Reclaiming Land From the Sea

By Alison, Wildlife and Fisheries Biology; Sophomore

Initial point at which scouting for Flevoland began. Photo by Allison.

This post relates to our adventures on 30 May:

For today’s new adventure in the Netherlands, the group traveled from Lelystad to Apeldoorn. From the Apollo hotel we stopped at Museum Nieuwland also known as Batavia Land and Maarten taught us about the rising sea levels in the Flevoland province. Areas were flooded and people were looking for a dry and safe place to live. A solution to this was the Plan Lely: Zuiderzee Project where people wanted better safety, water management, connections soils for agriculture, space for cities and nature. The goals of this plan were flood protection for people around the Zuiderzee, land reclamation for production of food for the increasing population in the Netherlands, improving water management, and to have a low maintenance costs for the dykes. In order to create a polder there has to be construction of a ring dyke and pumping stations, pumping out the water, dredge canals and ditches and maturation of soil. Once the polder was constructed there were problems like having too much water and not enough air in the soil. A solution was to let the water out and the air in to make the soil better for the farmers whose crops were failing. Not everyone was in favor of this new plan like people’s homes who were right on the water and many people near the water as well. It was interesting to find out that the polder created happen to be on the very grounds we were standing on and the area had once been completely underwater. Maarten had presented this on a PowerPoint presentation and showed us a film right after about it. We were also able to see a large boat which was one of many that have been found in old shipwrecks in Flevoland.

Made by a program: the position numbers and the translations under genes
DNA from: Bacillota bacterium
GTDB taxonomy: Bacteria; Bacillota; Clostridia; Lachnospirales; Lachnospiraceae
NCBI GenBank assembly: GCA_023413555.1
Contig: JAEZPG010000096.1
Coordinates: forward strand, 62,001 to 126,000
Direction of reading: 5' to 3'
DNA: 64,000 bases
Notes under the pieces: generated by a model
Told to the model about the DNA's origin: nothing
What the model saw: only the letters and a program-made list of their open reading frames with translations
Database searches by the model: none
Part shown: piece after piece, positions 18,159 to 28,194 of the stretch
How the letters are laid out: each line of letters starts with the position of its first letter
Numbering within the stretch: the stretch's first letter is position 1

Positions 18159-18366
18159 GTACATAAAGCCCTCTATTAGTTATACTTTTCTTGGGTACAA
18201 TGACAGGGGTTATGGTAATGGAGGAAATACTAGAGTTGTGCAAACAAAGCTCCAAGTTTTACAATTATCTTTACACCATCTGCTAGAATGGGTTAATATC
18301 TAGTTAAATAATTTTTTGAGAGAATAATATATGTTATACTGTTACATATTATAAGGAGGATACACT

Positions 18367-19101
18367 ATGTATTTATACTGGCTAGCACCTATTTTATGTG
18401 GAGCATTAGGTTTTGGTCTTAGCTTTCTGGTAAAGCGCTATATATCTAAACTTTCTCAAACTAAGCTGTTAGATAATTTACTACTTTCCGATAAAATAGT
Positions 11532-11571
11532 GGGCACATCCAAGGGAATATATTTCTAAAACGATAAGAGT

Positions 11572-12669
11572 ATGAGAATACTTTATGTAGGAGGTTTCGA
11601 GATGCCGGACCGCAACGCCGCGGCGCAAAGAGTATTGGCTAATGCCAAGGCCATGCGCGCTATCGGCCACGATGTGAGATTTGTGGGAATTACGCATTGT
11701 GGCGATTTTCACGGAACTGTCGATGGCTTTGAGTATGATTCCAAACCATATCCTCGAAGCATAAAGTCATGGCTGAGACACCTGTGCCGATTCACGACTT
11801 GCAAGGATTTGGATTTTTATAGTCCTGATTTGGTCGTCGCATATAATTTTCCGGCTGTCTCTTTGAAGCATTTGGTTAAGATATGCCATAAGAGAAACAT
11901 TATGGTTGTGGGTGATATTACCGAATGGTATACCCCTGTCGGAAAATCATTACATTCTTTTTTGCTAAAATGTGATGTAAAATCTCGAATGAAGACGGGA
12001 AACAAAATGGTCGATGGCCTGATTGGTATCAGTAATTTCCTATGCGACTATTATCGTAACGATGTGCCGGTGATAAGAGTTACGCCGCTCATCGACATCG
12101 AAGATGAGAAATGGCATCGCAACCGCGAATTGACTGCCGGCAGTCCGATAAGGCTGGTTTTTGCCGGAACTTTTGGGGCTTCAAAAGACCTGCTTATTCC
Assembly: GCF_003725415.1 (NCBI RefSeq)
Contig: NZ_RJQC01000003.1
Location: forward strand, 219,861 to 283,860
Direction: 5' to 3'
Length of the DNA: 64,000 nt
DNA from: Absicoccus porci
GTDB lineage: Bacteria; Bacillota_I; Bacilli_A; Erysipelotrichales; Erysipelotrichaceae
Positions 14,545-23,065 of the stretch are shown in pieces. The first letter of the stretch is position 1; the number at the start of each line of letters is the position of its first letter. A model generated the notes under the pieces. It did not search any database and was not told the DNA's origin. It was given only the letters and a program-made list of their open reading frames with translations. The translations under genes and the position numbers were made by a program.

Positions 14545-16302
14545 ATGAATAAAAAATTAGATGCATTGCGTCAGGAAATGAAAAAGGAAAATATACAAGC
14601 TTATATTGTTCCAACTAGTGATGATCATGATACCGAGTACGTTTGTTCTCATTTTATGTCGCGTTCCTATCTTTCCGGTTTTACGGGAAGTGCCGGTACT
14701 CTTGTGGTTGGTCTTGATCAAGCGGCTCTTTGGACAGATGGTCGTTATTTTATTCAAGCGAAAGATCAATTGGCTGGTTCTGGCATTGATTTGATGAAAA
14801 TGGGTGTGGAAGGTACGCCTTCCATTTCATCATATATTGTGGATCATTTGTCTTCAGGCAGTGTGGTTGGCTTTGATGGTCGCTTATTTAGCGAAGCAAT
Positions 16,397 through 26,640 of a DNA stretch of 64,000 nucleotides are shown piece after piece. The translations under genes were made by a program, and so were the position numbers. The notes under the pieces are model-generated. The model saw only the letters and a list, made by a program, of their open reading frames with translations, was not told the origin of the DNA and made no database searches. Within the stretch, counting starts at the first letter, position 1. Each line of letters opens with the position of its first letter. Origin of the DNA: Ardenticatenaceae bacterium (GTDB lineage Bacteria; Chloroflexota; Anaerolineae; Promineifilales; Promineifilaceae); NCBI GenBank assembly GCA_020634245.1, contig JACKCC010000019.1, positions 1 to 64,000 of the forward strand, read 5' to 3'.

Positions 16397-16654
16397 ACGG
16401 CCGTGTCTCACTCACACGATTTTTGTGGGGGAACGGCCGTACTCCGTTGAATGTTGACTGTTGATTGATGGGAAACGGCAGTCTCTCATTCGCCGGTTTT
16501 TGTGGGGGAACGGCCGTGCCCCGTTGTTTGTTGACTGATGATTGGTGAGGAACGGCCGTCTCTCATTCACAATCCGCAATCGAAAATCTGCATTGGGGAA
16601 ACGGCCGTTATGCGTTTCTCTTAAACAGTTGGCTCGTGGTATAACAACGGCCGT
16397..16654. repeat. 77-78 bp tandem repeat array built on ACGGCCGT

There was also a part in the museum where 14 women had sown lots of different events in the area over time. After learning lots about this, Maarten went out of his way to show the group a pumping station near the museum and then we proceeded to the Stayokay hostel in Apeldoorn. Along the way we were biking near some sheep as well as some beautiful trees in the forest and the hostel ended up being in the forest too.

Embroidered timeline of the history of Flevoland, from the glaciers to inhabitance. Photo by Allison.
Sheep along our biking path. Photo by Allison.

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